Prescription Limits That Can Influence Eligibility For Laser Eye Surgery

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Prescription Limits That Can Influence Eligibility For Laser Eye Surgery

If a person doesn’t want to wear their eyeglasses or contact lenses, another option for refractive error correction is laser eye surgery. This surgical option is common and permanently alters the shape of the cornea. By altering the cornea, laser eye surgery influences how light enters your eye, changing your vision and enhancing visual clarity. Although this surgery is very popular, not everyone is a good candidate for laser eye surgery. Candidates need to have healthy eyes and their refractive errors need to be mild enough that laser eye surgery can adequately address how light enters the eye. Not all refractive errors will benefit from laser eye surgery, and in these cases, optometrists don’t recommend this treatment.

Which Prescriptions Might Not Benefit From Laser Eye Surgery

The severity of your refractive error indicated by your prescription is one deciding factor as to whether or not you will be eligible for laser eye surgery but this alone does not determine if you will be approved for this treatment. Whether or not you are referred for this procedure will depend on the professional opinion of your optometrist during a laser eye surgery consultation. Different laser eye surgery clinics may also offer slightly different services depending on the machines they are using. In general, people with severe refractive errors are not recommended for laser eye surgery since trying to correct too much of a person’s cornea can risk making the cornea too thin and damaging vision.

Severe Myopia
If you have severe myopia, also known as shortsightedness or nearsightedness, you may not be eligible for laser eye surgery. Typically, a myopia prescription around -8.0 D is considered a severe refractive error. Although you are less likely to be approved for laser eye surgery with this severe of a refractive error, it is still possible if you have thick corneas. In order to correct a refractive error with a prescription of -8.0D or lower, more tissue will need to be removed from the cornea than in most cases.

Severe Hyperopia
If you have hyperopia, or farsightedness, with a prescription over +5.0D, there are few laser eye surgery clinics with the technology to address this refractive error. And if your prescription is over +7.0D, you will likely not be approved to receive laser eye surgery anywhere.

Severe Astigmatism
Astigmatism occurs when the eye is oddly shaped, often affecting the shape and size of the cornea and the lens. Laser eye surgery for astigmatism requires corrections on more than one plane and often a person with astigmatism will also have either hyperopia or myopia. In general, people with an astigmatism prescription of +6.0D or over are not eligible for laser eye surgery.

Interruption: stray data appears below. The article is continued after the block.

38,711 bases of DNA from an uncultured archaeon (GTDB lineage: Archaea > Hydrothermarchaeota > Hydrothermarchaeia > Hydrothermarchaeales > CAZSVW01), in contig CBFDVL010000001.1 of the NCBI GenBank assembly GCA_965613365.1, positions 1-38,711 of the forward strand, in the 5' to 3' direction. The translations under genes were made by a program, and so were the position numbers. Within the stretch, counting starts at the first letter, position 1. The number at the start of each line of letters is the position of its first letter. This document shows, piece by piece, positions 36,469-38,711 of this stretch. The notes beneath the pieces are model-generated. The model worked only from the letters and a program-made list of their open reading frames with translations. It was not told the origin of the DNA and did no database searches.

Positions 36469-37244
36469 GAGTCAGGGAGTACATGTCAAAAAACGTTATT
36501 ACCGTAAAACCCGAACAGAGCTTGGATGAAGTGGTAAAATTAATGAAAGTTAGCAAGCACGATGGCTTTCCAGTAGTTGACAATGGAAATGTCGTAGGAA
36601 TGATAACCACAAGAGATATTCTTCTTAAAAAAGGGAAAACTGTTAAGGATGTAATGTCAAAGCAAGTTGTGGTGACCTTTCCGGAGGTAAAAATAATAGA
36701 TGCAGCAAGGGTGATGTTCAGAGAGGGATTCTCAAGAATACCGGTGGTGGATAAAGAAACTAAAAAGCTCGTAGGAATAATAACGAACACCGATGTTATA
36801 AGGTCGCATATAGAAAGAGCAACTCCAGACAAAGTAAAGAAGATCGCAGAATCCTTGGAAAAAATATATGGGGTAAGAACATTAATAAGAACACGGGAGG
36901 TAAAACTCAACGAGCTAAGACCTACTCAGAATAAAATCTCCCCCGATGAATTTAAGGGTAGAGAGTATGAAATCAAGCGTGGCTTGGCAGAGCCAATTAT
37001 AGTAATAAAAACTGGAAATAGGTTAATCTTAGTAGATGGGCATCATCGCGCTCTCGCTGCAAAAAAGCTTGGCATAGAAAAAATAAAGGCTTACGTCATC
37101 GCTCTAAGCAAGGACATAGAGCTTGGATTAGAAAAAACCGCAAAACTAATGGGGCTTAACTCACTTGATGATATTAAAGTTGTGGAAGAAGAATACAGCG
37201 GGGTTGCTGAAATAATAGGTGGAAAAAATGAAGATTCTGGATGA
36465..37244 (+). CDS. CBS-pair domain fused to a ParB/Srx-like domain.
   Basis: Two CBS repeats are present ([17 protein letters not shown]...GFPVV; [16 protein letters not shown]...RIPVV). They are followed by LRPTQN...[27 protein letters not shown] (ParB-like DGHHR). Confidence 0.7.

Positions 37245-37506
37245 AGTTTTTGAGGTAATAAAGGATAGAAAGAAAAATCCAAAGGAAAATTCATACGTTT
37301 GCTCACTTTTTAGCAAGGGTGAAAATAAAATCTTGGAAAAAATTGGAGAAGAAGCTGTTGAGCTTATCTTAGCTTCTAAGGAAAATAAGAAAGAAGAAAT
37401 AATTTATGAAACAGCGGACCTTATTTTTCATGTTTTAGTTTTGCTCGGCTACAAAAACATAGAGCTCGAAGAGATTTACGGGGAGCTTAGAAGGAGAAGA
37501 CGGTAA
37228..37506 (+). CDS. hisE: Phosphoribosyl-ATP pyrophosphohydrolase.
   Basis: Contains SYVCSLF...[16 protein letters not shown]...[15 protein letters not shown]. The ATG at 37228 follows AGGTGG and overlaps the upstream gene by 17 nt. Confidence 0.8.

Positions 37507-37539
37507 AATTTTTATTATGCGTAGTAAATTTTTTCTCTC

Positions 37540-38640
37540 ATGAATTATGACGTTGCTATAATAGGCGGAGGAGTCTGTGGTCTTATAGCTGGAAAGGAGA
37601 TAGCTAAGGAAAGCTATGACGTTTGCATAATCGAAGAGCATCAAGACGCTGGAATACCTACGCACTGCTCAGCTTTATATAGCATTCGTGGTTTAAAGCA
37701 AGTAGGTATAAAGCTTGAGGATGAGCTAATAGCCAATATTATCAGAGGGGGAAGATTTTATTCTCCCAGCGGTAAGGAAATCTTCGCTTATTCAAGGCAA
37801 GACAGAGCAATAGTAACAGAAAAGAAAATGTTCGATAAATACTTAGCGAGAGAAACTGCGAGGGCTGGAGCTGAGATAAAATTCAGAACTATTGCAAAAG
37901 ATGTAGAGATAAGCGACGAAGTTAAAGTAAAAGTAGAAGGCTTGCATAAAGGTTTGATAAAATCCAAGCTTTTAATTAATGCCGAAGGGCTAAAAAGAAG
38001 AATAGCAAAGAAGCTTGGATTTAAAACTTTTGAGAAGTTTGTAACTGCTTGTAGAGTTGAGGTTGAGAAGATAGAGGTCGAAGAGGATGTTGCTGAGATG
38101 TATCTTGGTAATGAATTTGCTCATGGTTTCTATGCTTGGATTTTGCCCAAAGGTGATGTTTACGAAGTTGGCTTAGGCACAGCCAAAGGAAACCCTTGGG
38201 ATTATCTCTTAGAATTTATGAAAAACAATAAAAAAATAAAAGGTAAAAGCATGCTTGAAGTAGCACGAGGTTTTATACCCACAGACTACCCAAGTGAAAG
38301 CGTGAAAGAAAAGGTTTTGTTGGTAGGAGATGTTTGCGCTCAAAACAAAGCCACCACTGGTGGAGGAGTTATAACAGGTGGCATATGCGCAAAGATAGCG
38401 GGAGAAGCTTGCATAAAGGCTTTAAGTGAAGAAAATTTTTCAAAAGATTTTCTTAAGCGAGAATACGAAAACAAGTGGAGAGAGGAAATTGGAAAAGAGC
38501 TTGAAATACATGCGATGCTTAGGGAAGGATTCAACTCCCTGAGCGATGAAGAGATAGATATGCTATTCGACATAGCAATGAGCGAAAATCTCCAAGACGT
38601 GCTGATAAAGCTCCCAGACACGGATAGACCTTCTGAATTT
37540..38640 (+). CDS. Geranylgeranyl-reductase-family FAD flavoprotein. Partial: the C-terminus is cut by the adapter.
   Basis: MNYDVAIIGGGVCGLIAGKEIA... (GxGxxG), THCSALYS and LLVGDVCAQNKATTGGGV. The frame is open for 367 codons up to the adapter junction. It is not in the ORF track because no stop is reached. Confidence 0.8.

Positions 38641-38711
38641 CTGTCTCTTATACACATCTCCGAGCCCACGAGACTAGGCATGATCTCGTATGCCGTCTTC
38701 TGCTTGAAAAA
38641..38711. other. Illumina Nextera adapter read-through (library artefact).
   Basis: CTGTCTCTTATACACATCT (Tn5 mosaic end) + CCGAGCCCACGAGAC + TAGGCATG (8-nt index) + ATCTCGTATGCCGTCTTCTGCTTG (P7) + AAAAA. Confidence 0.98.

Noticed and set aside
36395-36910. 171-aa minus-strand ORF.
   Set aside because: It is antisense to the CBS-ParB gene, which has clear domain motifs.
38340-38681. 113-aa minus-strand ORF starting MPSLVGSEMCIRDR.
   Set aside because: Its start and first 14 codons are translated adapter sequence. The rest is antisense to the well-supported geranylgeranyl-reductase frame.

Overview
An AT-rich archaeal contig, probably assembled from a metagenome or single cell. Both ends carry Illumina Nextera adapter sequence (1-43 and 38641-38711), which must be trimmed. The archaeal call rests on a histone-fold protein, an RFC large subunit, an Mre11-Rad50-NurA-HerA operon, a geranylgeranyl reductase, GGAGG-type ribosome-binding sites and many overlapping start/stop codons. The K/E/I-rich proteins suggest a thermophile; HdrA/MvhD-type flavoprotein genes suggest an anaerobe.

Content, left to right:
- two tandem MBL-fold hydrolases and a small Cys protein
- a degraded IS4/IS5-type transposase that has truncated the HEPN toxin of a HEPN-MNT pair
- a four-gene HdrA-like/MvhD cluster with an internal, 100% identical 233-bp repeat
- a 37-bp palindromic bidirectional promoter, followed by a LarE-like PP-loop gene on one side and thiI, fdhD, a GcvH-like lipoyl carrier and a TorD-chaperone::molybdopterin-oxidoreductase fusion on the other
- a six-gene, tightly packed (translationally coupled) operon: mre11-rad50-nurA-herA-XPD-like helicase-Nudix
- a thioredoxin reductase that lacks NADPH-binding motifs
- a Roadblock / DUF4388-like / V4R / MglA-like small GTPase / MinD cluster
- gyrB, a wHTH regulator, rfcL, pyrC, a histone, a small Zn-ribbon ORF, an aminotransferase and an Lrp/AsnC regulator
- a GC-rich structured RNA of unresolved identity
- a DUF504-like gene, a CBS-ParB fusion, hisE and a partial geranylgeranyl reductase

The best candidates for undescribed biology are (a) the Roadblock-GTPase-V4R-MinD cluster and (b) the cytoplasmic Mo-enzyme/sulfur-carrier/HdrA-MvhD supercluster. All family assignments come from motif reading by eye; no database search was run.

Learn Your Eligibility For Laser Eye Surgery In Calgary

Even if you have severe myopia, hyperopia, or astigmatism, it doesn’t necessarily mean that you can’t receive laser eye surgery. Your optometrist may determine your corneas are thick enough to undergo this procedure. If laser eye surgery is not an option, you can discuss other options to make everyday eyeglass wear more comfortable. At Sunridge Eye Clinic, our goal is to provide you with the highest standard of care and the most advanced eye health solutions in Calgary. To speak to a Calgary optometrist about laser eye surgery referrals or to schedule an eye exam, call Sunridge Eye Clinic at 1-403-280-7518 or fill out the contact form.
 

FAQ

Q: If I have laser eye surgery, does that mean I will never have to wear eyeglasses again?
A: That will depend on the extent of your refractive error and your eye health going forward. Some people receive laser eye surgery to improve their eyesight but they still need to wear corrective lenses, although their new eyeglasses may be thinner. Laser eye surgery also does not protect against the development of eye conditions that damage the eye (such as glaucoma) or against developed refractive errors such as presbyopia that occurs after surgery.

Q: What are the risks of getting laser eye surgery?
A: As with any surgical procedure there is a possibility of complications. Although rare there are some risks associated with laser eye surgery such as:

  • Under/overcorrection of vision
  • Vision regression
  • Post-surgical infection
  • Visual aberrations such as haze or oversized pupils
  • Dry eye complications
  • Inflammation
  • Irregular flap healing
  • Epithelial ingrowth

Q: I am interested in laser eye surgery, what do I need to think about before receiving treatment?
A: Before you receive laser eye surgery you may want to consider:

  • Your age
  • Your eye health
  • Your overall health
  • If you have a way to get home from the procedure

For more information, read Things To Consider Before Committing To Laser Eye Surgery.


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